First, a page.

Multiunit Restaurant Chains Need to Reboot Their Balance Sheets

An expert panel at Restaurant Finance Monitor’s Restaurant, Finance & Development Conference in Las Vegas advised that structural shifts in the restaurant industry mean that many multiunit restaurant franchisees need to shore up their balance sheets and revisit their business models.

“Most operators are encouraged by the continuing strength of the economy and consumer spending, as well as cost-stabilization in areas like labor and commodities,” Joe McKeska, a Chicago-based principal at A&G Real Estate Partners and leader of the firm’s restaurant industry practice, said. “However, operating cash flow continues to be impacted by the hangover effects from certain post-pandemic challenges, and tighter financial conditions have made it harder to invest capital and drive growth.”

During the panel discussion and Q&A (“Strengthening Real Estate Portfolios and Balance Sheets in a Challenging Business Environment”), experts in real estate, banking, restructuring, M&A and corporate strategy offered tips on how to thrive in today’s environment, with an emphasis on collaborating with lenders, franchisors and landlords.

In addition to McKeska, who served as the moderator, the panelists were:

  • Josh Acheatel, managing principal at Monarch Alternative Capital
  • Dan Dooley, principal and CEO of Chicago-based turnaround and restructuring firm MorrisAnderson
  • Robert Hersch, senior managing director with Austin, TX-based Mastodon Ventures

In kicking off the discussion, Dooley described today’s changed calculus, including trends like demographic changes, the work-from-home model, the labor/skilled manager shortage, surging delivery and takeout orders, and declining traffic around malls and central business districts.

“The whole landscape in the restaurant industry has been permanently changed,” Dooley said. “What that means is, a restaurant that might have been successful yesterday may not be successful today.”

Panelists cited the high cost of capital and pointed to its undercutting effects on profitability, especially now that benefits from the Paycheck Protection Program and the post-COVID demand surge have run their course.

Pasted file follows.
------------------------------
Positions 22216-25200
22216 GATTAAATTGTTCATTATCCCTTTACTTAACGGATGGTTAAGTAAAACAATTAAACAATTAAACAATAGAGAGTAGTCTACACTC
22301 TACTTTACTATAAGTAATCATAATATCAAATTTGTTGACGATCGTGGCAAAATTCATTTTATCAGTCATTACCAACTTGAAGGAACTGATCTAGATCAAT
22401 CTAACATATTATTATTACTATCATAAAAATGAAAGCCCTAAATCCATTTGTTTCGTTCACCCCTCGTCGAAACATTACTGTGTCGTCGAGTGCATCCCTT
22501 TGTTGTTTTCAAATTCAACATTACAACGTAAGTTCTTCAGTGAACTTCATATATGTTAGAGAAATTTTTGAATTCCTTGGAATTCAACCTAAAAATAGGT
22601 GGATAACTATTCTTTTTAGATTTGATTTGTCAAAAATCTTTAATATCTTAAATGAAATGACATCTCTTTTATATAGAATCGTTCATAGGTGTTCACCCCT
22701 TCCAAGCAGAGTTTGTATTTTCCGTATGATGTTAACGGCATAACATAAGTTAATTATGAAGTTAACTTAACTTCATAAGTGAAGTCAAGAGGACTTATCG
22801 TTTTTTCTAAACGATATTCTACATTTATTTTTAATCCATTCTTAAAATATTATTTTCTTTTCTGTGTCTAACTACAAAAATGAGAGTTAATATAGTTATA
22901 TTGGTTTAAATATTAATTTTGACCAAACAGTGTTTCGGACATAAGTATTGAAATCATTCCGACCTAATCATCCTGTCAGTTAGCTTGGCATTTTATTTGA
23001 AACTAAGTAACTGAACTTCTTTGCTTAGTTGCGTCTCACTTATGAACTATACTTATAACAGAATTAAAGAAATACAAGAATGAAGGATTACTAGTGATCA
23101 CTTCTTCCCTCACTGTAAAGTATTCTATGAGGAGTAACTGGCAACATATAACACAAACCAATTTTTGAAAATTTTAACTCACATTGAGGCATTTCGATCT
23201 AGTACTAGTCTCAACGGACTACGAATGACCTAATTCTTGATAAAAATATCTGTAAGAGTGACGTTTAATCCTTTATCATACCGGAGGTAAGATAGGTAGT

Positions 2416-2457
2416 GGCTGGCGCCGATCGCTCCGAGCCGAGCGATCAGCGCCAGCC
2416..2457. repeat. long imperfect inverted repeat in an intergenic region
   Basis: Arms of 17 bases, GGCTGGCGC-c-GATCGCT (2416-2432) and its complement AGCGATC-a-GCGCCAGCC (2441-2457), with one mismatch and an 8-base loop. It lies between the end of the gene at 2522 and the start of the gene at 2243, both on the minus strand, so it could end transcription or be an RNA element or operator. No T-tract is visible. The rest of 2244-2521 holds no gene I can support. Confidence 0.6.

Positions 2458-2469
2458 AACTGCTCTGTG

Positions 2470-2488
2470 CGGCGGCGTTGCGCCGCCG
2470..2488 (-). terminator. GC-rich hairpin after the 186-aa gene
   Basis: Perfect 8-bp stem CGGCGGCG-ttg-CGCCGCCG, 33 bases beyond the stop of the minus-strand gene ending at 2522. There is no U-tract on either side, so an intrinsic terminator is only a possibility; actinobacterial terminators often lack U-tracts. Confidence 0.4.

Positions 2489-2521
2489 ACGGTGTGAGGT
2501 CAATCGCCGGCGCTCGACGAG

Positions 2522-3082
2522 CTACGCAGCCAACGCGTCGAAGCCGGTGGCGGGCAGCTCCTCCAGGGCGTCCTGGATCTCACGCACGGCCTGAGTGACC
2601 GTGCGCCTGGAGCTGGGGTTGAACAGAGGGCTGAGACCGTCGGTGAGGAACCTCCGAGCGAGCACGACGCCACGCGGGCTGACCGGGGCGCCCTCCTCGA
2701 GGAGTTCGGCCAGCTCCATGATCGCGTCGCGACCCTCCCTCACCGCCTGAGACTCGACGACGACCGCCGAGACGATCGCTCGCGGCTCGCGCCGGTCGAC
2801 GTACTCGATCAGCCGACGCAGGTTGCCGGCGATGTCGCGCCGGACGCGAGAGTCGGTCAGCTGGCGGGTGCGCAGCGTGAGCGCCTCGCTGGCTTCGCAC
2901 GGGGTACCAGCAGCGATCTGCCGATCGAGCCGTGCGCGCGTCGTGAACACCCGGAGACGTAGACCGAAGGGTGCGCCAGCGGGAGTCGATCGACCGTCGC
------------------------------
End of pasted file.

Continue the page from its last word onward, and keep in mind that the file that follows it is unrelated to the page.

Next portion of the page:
Construction costs also have surged, the panelists noted, and yet many operators need to spend money to reinvent themselves and remodel their stores.

Restructuring real estate — everything from selling assets to renegotiating leases and shuttering money-losing stores — can strengthen franchisees’ balance sheet and advance their adaptive strategies, the panelists said.

A veteran M&A advisor, Hersch noted that today’s higher interest rates are, predictably, translating into lower levered returns on acquisitions and fewer transactions. In this environment, sellers need to be smart and realistic.

“Often, what you have is a disconnect between buyers and sellers,” Hersch said. “The sellers might be remembering those 2022 peak sales resulting from pent-up demand, while buyers are looking at a new reset.”

With restaurant engagements over the past few years that have included NPC International, Sunrise Restaurants, TOMs King and Summit Restaurants, McKeska pointed to the benefits of right-sizing portfolios. He added, however, that franchisors often strongly resist their franchisees’ plans to close money-losing stores for fear of losing out on royalties and other financial incentives.

Bringing in third-party real estate, financial and restructuring advisors can help franchisees advance these delicate negotiations, the panelists said. “It is almost impossible for the franchisee to go in solo and do that,” Dooley said. In addition, the panelists said third-party advisors can give borrowers an array of advantages in their interactions with landlords and lenders.

“That could include lower interest rates from lenders, who prefer to see clean, detailed, professionally produced presentations and also tend to favor the credibility and objectivity that are associated with third-party advisors who have long track records and a reputation in the marketplace to uphold,” McKeska said.

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